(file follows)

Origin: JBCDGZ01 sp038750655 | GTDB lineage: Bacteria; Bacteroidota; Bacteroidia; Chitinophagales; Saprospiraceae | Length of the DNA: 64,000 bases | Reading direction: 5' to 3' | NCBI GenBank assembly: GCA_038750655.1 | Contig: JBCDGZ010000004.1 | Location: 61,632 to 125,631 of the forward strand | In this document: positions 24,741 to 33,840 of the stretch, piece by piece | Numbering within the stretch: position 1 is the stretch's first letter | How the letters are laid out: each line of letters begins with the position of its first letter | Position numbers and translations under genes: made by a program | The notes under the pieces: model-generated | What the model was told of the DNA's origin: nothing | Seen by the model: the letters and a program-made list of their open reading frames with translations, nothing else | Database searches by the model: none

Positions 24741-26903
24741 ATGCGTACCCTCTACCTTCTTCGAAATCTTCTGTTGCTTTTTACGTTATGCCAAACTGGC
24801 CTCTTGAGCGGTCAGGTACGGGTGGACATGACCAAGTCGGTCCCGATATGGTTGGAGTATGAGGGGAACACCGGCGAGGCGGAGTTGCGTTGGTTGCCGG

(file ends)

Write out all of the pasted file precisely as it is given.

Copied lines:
Origin: JBCDGZ01 sp038750655 | GTDB lineage: Bacteria; Bacteroidota; Bacteroidia; Chitinophagales; Saprospiraceae | Length of the DNA: 64,000 bases | Reading direction: 5' to 3' | NCBI GenBank assembly: GCA_038750655.1 | Contig: JBCDGZ010000004.1 | Location: 61,632 to 125,631 of the forward strand | In this document: positions 24,741 to 33,840 of the stretch, piece by piece | Numbering within the stretch: position 1 is the stretch's first letter | How the letters are laid out: each line of letters begins with the position of its first letter | Position numbers and translations under genes: made by a program | The notes under the pieces: model-generated | What the model was told of the DNA's origin: nothing | Seen by the model: the letters and a program-made list of their open reading frames with translations, nothing else | Database searches by the model: none

Positions 24741-26903
24741 ATGCGTACCCTCTACCTTCTTCGAAATCTTCTGTTGCTTTTTACGTTATGCCAAACTGGC
24801 CTCTTGAGCGGTCAGGTACGGGTGGACATGACCAAGTCGGTCCCGATATGGTTGGAGTATGAGGGGAACACCGGCGAGGCGGAGTTGCGTTGGTTGCCGG